[Xcb] ANNOUNCE: XML-XCB project merging into XCB

Josh Triplett josh.trip at verizon.net
Fri Nov 5 09:15:41 PST 2004

This mail is to announce that my XML-XCB project
<http://linuxlab.cs.pdx.edu/~tripletj/xmlxcb> will shortly be merging
with XCB.  A description of my work on XML-XCB follows.  For review
purposes, the patch from XCB to XML-XCB is available at
<http://linuxlab.cs.pdx.edu/~tripletj/xmlxcb/xmlxcb.patch>.  The same
patch without new files included (to highlight the changes to the XCB
build system) is available at
A diff of the output is available at
<http://linuxlab.cs.pdx.edu/~tripletj/xmlxcb/xmlxcb-output.diff>, to
show that the changes to the output consist entirely of cosmetic
differences.  (Note that the diff excludes whitespace changes; also, to
avoid excessive noise in the diff, a change of the widely-used variable
name "parts" to "xcb_parts" was supressed by making the same change in
the "original" output files.)

I plan to merge these changes this weekend.

- Josh Triplett

XML-XCB Project Description

The XML-XCB project replaces XCB's M4-based protocol description
language and macros with an XML-based protocol description language and
an XSLT-based binding generator. This change has several advantages:

* XML and XSLT are much more widely understood than M4.

* There are many more tools that understand XML and XSLT.  Only the M4
  macro processor understands M4, and creating new operations based on
  the M4 protocol descriptions would require writing new sets of macros
  with the same API.  XML protocol descriptions simply provide
  structured data for use either by XSLT or by any programming language
  with an XML library.  This greatly reduces duplication of effort
  between different operations on the protocol descriptions.

* Bindings for different languages (whether native or just wrappers
  around the C API) would simply be additional XSLTs.  These XSLTs could
  generate the bindings directly, or output information for an existing
  language-binding generator.

* An automatically-generated server-side protocol handler would also be
  just another XSLT.

* Using the XML protocol descriptions, a program could analyze dumped X
  protocol streams and generate a listing of the X requests and results
  in that stream.  This analyzer would not need to be updated for each
  new extension (even one currently being developed), because it would
  use the XML protocol descriptions available to it at runtime in order
  to dissect the protocol stream.  Such an analyzer is currently in

* Documentation for the X protocol could be embedded in the XML using an
  existing XML documentation format, or a subset or superset of such a
  format.  Protocol documentation could then be generated through XSLT,
  including API listings generated from the protocol descriptions


XML-XCB consists of the following components:

* An XML Schema, defining an XML data format for X protocol

* X protocol descriptions for the core X protocol and all extensions,
  written in the format defined by the XML schema.

* An XSL Transform (XSLT) to generate C bindings to the X protocol from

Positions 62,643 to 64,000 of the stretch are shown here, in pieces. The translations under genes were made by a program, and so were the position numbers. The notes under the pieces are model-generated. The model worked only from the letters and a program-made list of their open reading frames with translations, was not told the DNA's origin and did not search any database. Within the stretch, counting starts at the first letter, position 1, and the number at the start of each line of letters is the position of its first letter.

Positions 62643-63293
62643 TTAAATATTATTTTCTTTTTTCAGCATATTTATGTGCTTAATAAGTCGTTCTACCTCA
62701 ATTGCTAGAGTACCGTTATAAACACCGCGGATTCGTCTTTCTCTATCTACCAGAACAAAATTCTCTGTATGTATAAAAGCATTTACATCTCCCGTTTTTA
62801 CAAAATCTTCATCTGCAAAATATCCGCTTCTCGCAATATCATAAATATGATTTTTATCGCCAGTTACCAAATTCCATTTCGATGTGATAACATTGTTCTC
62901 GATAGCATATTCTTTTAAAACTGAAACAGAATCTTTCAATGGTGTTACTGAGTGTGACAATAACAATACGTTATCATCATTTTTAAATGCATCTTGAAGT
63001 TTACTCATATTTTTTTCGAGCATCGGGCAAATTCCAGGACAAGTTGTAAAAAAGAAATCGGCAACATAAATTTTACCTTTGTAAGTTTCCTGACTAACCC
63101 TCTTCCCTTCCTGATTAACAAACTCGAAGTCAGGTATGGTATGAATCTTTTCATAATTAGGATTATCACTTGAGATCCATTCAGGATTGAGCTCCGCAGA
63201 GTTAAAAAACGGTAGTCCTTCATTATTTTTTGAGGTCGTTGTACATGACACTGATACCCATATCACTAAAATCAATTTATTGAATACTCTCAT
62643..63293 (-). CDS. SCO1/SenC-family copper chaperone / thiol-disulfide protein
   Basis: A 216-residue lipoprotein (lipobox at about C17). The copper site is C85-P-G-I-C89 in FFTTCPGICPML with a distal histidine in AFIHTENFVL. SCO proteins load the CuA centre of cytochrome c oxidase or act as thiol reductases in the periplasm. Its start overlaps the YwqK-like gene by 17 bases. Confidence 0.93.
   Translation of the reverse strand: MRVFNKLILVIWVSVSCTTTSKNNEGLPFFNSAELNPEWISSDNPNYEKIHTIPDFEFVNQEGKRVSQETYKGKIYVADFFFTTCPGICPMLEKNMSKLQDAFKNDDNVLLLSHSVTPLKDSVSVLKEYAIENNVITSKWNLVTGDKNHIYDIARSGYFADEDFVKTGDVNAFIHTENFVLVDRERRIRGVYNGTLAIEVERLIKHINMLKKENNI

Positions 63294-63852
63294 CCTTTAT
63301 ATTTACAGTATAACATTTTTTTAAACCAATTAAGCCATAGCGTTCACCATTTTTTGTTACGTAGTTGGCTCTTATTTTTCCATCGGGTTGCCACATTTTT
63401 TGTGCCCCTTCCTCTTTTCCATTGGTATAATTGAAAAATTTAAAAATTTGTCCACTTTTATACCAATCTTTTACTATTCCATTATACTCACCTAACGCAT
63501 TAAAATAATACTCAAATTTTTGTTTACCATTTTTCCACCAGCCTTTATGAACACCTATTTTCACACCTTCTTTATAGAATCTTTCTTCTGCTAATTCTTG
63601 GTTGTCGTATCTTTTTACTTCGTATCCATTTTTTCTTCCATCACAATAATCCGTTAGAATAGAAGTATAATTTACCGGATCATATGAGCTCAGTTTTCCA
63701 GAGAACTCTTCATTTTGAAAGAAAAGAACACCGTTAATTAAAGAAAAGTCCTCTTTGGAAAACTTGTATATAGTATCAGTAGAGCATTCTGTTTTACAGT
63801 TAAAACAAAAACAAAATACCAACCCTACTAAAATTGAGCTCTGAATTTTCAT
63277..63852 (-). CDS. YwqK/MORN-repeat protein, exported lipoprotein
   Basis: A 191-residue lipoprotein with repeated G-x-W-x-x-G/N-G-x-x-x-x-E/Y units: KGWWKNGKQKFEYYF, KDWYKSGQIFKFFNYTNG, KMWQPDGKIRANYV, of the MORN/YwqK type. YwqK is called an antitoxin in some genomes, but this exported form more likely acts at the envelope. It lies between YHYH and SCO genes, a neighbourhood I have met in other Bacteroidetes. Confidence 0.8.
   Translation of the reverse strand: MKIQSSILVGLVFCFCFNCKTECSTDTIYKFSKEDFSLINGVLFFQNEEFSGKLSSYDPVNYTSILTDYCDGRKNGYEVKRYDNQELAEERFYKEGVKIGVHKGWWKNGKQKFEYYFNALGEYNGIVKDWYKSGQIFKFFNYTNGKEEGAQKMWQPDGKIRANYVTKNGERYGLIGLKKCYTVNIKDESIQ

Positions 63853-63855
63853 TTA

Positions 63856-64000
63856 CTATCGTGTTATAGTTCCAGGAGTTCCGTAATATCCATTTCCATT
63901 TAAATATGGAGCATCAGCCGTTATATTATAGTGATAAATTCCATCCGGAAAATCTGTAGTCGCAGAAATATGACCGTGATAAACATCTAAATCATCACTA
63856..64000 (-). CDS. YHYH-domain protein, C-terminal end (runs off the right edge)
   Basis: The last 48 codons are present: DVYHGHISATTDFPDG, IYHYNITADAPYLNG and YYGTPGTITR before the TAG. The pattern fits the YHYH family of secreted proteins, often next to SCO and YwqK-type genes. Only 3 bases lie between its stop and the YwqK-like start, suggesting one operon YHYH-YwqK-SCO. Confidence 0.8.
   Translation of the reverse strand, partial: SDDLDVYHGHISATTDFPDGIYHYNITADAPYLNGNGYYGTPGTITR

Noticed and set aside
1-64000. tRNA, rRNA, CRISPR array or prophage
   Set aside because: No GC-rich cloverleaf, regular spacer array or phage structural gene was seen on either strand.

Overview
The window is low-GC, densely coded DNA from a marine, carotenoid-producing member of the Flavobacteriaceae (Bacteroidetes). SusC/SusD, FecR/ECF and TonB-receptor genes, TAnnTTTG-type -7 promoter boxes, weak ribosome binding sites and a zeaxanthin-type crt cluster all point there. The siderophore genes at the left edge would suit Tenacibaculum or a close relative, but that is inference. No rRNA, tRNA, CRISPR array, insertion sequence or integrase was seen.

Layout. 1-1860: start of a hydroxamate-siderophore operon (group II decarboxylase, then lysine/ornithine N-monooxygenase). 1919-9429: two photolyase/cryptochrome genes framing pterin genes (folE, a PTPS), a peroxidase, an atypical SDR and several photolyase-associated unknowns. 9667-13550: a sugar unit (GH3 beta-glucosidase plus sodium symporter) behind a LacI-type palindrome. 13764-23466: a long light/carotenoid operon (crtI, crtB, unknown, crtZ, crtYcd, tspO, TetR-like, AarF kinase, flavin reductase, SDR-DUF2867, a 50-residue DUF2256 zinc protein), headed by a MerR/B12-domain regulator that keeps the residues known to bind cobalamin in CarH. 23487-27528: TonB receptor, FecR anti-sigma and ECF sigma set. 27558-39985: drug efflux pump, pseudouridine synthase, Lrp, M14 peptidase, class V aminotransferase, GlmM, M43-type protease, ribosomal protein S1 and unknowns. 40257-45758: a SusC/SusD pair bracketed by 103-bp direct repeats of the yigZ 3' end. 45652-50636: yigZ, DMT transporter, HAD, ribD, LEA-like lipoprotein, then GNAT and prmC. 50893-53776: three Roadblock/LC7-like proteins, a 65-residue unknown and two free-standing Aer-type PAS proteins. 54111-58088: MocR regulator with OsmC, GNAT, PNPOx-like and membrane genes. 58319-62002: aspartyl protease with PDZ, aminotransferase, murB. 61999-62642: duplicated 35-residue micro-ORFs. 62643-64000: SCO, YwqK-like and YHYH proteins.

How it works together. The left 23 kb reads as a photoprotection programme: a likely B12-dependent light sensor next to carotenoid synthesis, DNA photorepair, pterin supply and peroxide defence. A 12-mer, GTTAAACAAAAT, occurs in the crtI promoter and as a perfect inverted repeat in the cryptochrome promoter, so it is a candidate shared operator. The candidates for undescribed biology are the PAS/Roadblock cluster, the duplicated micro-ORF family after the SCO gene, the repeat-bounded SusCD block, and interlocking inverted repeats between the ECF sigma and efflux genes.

the XML descriptions.  These bindings are implemented on top of the
  existing XCB transport layer.


Phase 1 - Summer 2004
Replacing XCB's protocol description mechanism with XML-XCB

I began by writing an XML Schema for XML-XCB, describing the data format
for the protocol descriptions.  I then converted one of the smaller
extensions, the DPMS extension, to the XML-XCB format, to provide some
sample data to work with.  At that point, I wrote the initial version of
the XSL Transform (XSLT) that translates XML-XCB protocol descriptions
into C bindings for the described protocol, built on top of the existing
XCB transport layer.

I then began the process of converting the protocol descriptions for the
remaining extensions, adding support in the XSLT and XML Schema for the
new constructs used by those extensions as needed.  Finally, I converted
the core protocol, and completed all remaining work on the XSLT in order
to reach feature parity with the existing XCB M4 macros.  At this point,
I could diff the output from XCB's M4 macros to that of XML-XCB, and see
no functional differences between the two.  As an additional check,
XML-XCB could also run all of the test programs in xcb-demo.

Phase 2 - Fall 2004
Enhancements Beyond XCB, and Merging into XCB

After achieving feature parity with XCB during the summer, I then began
to work on an enhancement to XML-XCB beyond the current capabilities of
XCB.  I decided to work on full protocol descriptions for all of the
Freedesktop.org extensions, XFIXES, DAMAGE, Composite, and XEvIE.

Adding support for these extensions required many additions to the XSLT
binding generator, to support new features needed to describe these
extensions.  First, since several of the extensions referenced the data
structures of other extensions (most commonly those of XFIXES), I needed
a way for one extension to import the types declared by another.
Second, since one request in XFIXES has a variable-length list in its
reply that relies only on the reply length field in order to determine
the list length, I needed to add support in the XSLT for generating
expressions that reference the reply length.  This support was added in
parallel with adding a new feature included in the upstream XCB M4
macros: support for lists in requests that don't explicitly specify a
length expression, and have an implicit local field (not sent over the
wire) that specifies the list length.

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